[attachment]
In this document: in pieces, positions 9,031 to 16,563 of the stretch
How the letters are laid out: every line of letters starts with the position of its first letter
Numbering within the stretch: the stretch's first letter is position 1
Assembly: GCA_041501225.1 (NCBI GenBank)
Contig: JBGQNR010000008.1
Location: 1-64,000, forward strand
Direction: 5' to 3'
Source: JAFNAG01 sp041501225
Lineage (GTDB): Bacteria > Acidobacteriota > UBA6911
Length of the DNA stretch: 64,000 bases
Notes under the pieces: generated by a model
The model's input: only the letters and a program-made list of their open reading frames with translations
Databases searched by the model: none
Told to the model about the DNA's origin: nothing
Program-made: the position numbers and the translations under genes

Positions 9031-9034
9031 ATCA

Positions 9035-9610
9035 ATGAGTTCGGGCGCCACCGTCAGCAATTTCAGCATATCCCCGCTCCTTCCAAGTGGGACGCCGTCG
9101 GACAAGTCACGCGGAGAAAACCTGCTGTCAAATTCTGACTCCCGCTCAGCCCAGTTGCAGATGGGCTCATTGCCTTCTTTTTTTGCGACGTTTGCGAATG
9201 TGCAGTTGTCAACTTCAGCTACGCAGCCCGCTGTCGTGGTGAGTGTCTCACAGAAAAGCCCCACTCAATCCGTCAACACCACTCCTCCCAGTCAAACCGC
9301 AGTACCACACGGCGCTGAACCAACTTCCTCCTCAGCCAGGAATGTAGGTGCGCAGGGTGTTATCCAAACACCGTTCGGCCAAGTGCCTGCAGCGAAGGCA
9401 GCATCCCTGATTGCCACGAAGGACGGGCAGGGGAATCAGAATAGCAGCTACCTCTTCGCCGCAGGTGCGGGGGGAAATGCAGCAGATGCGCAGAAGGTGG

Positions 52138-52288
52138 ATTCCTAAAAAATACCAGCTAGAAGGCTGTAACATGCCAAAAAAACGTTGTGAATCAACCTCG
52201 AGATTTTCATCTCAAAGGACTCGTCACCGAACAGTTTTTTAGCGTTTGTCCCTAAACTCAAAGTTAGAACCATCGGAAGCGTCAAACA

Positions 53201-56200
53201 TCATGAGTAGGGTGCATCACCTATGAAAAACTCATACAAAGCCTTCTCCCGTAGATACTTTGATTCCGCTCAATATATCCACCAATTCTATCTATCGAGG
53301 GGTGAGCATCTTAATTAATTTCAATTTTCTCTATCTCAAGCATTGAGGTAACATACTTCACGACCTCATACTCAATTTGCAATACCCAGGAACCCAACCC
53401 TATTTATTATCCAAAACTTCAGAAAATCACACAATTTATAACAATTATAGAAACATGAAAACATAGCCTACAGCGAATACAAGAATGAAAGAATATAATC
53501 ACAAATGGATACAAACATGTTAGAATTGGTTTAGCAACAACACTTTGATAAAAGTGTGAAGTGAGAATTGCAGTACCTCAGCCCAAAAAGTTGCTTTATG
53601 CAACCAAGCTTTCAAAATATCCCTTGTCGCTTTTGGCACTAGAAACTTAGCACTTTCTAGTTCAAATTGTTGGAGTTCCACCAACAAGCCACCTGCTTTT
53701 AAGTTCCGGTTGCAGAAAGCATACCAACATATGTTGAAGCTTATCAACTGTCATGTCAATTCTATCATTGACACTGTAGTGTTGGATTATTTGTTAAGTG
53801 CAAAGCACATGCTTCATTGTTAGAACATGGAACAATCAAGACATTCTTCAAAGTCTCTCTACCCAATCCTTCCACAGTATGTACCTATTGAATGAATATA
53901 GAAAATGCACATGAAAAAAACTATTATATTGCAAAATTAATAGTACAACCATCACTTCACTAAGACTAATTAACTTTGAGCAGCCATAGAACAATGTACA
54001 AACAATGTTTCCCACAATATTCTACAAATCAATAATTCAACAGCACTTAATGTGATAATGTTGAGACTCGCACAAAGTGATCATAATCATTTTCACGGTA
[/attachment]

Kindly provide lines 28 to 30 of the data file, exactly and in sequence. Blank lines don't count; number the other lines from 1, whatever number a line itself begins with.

53201 TCATGAGTAGGGTGCATCACCTATGAAAAACTCATACAAAGCCTTCTCCCGTAGATACTTTGATTCCGCTCAATATATCCACCAATTCTATCTATCGAGG
53301 GGTGAGCATCTTAATTAATTTCAATTTTCTCTATCTCAAGCATTGAGGTAACATACTTCACGACCTCATACTCAATTTGCAATACCCAGGAACCCAACCC
53401 TATTTATTATCCAAAACTTCAGAAAATCACACAATTTATAACAATTATAGAAACATGAAAACATAGCCTACAGCGAATACAAGAATGAAAGAATATAATC